MURAL - Maynooth University Research Archive Library



    The ‘Ought’ of Flourishing in Elizabeth Anscombe’s ‘Modern Moral Philosophy’ and Philippa Foot’s Natural Goodness


    Regan, Michael James (2016) The ‘Ought’ of Flourishing in Elizabeth Anscombe’s ‘Modern Moral Philosophy’ and Philippa Foot’s Natural Goodness. PhD thesis, National University of Ireland Maynooth.

    [img]
    Preview
    Download (2MB) | Preview


    Share your research

    Twitter Facebook LinkedIn GooglePlus Email more...



    Add this article to your Mendeley library


    Abstract

    Elizabeth Anscombe embarked on arguably one of her first forays into moral philosophy in a landmark article, published in 1958 at age thirty-nine, entitled ‘Modern Moral Philosophy’. The work can be read as the writing of a devout Catholic seeking (sceptically), for those with no religion, a coherent and practicable idea of how one ought to be so as to be fit to flourish—to, essentially, live well—as a human being. Her shift in focus away from the prevailing, yet (what she deemed) faulty, ethical theories of her day towards a virtue-based ethical naturalism (which, I argue, can be extrapolated from her notion of ‘brute facts’) is the starting point of what has come to be known as the Aretaic Turn. Philippa Foot, a friend and colleague of Anscombe, embarked on arguably one of her finest forays into moral philosophy in a milestone book, published in 2001 at age eighty (a month after Anscombe’s death), entitled Natural Goodness. The work can be seen as the writing of a card-carrying atheist seeking (determinedly), for those with no religion, a coherent and practicable idea of how one ought to be so as to be capable of flourishing as a human being. Her shift in focus away from the prevalent, yet (what she saw as) flawed, ethical theories of her time towards a virtue-based ethical naturalism (which, I contend, can also be extrapolated from Anscombe’s notion of ‘brute facts’) is a highpoint of the Aretaic Turn. This thesis argues that, in terms of developing her ethical naturalsim, Foot’s Natural Goodness, although a work justifying much merit in its own right, owes a great deal to Anscombe’s ‘Modern Moral Philosophy’ and that, in terms of her developed ethical naturalism, an examination of the concepts of belonging and vulnerability, which I provide, would be beneficial.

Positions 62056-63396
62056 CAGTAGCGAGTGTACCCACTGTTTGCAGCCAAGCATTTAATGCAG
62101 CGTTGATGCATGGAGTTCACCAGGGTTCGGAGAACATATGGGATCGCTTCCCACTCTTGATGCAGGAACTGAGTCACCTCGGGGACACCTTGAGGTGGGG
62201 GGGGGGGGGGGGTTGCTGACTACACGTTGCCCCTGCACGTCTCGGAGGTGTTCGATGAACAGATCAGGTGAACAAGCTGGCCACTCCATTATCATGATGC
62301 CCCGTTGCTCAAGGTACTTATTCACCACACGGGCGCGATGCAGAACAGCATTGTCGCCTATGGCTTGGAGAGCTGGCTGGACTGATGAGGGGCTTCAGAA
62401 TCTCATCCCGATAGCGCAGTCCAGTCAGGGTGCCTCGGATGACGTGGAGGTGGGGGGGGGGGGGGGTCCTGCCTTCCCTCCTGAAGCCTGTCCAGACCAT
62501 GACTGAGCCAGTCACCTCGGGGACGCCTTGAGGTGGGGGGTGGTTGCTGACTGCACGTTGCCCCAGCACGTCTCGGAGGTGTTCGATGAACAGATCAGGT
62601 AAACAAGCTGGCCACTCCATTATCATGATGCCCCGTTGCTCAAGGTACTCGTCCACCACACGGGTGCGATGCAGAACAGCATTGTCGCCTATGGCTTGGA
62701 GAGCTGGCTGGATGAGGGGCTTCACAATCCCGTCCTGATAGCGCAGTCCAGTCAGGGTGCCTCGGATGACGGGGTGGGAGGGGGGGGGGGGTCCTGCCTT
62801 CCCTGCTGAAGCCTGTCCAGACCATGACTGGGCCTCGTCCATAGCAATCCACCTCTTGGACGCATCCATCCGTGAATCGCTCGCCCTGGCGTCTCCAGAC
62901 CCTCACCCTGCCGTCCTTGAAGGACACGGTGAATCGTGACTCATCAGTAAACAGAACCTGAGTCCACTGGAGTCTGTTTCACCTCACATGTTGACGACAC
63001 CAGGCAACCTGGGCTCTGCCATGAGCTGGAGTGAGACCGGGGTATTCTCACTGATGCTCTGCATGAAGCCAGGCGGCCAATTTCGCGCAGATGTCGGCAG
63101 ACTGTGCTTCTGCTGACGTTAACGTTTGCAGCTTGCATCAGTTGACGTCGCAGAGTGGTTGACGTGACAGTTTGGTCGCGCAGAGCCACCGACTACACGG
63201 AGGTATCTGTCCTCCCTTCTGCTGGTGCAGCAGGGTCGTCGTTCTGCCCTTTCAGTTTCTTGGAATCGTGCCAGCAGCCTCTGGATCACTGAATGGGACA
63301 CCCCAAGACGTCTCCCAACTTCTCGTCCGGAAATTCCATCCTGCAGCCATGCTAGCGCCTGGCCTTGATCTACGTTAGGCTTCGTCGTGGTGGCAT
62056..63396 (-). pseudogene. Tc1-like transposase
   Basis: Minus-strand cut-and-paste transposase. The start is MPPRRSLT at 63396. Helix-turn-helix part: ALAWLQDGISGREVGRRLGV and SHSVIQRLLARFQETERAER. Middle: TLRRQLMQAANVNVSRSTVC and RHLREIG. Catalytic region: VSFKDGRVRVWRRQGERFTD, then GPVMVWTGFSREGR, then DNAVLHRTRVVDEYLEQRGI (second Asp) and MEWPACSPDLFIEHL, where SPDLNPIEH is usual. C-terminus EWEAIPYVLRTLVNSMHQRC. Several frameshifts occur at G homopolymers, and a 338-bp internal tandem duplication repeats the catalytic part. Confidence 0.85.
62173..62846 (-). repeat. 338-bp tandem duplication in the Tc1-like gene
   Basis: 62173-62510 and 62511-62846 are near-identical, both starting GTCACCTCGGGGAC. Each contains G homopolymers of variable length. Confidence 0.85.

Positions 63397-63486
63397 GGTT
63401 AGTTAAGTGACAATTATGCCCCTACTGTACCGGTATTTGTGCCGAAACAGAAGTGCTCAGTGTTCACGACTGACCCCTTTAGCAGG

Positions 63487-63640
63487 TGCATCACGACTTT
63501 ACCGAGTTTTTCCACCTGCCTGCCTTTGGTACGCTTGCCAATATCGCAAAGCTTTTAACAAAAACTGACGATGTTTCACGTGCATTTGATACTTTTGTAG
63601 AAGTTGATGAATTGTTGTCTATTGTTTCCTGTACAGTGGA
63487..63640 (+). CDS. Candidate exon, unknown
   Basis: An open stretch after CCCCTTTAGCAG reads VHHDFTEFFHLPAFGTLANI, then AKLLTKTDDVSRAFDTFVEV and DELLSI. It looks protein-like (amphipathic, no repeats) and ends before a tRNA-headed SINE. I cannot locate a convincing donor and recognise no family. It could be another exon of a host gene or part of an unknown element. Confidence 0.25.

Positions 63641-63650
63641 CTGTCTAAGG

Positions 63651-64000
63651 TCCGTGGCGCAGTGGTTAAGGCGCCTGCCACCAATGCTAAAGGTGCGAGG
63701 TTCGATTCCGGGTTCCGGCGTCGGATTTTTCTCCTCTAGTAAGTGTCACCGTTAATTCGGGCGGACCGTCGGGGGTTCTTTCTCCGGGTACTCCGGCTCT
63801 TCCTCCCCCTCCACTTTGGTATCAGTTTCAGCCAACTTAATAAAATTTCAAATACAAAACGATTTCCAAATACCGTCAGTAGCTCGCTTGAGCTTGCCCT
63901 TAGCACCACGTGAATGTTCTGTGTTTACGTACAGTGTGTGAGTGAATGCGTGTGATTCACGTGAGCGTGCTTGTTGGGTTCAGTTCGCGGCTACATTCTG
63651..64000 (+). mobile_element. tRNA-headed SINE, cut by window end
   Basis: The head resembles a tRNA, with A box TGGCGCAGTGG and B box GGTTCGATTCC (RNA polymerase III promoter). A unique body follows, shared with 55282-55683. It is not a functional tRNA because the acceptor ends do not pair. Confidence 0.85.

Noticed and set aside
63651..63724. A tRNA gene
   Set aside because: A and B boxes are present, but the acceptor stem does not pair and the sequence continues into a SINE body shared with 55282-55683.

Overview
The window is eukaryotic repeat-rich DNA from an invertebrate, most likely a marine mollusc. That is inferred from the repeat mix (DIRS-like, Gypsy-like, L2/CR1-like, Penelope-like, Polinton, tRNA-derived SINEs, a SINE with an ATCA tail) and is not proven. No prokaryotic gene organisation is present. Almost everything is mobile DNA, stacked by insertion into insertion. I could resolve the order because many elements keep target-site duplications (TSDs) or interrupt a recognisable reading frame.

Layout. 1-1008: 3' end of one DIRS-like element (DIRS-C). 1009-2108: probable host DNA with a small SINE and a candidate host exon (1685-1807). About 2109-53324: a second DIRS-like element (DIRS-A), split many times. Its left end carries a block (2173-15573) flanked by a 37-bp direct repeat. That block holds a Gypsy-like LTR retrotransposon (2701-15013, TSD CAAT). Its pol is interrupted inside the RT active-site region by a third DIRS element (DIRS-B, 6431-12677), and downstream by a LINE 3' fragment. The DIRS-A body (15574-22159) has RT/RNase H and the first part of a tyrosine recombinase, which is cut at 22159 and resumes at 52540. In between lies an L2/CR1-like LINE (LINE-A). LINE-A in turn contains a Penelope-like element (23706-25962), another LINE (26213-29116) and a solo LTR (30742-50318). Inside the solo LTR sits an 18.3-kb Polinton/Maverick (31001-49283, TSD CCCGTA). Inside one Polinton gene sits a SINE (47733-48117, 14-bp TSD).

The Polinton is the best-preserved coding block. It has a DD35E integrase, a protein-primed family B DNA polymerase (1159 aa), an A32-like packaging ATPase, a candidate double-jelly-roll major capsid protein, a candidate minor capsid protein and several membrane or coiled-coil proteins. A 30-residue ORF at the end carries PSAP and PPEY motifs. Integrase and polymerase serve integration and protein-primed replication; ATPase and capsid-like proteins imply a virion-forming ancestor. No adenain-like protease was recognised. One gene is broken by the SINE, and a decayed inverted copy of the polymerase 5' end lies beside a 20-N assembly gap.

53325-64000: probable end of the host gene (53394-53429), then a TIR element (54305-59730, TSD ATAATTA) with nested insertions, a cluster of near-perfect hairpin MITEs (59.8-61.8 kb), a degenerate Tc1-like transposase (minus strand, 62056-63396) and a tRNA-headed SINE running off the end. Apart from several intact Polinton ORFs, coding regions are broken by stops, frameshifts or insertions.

Item Type: Thesis (PhD)
    Keywords: Elizabeth Anscombe; Modern Moral Philosophy; Philippa Foot; Natural Goodness;
    Academic Unit: Faculty of Arts,Celtic Studies and Philosophy > Philosophy
    Item ID: 13649
    Depositing User: IR eTheses
    Date Deposited: 20 Nov 2020 12:02
    URI:

      Repository Staff Only(login required)

      View Item Item control page

      Downloads

      Downloads per month over past year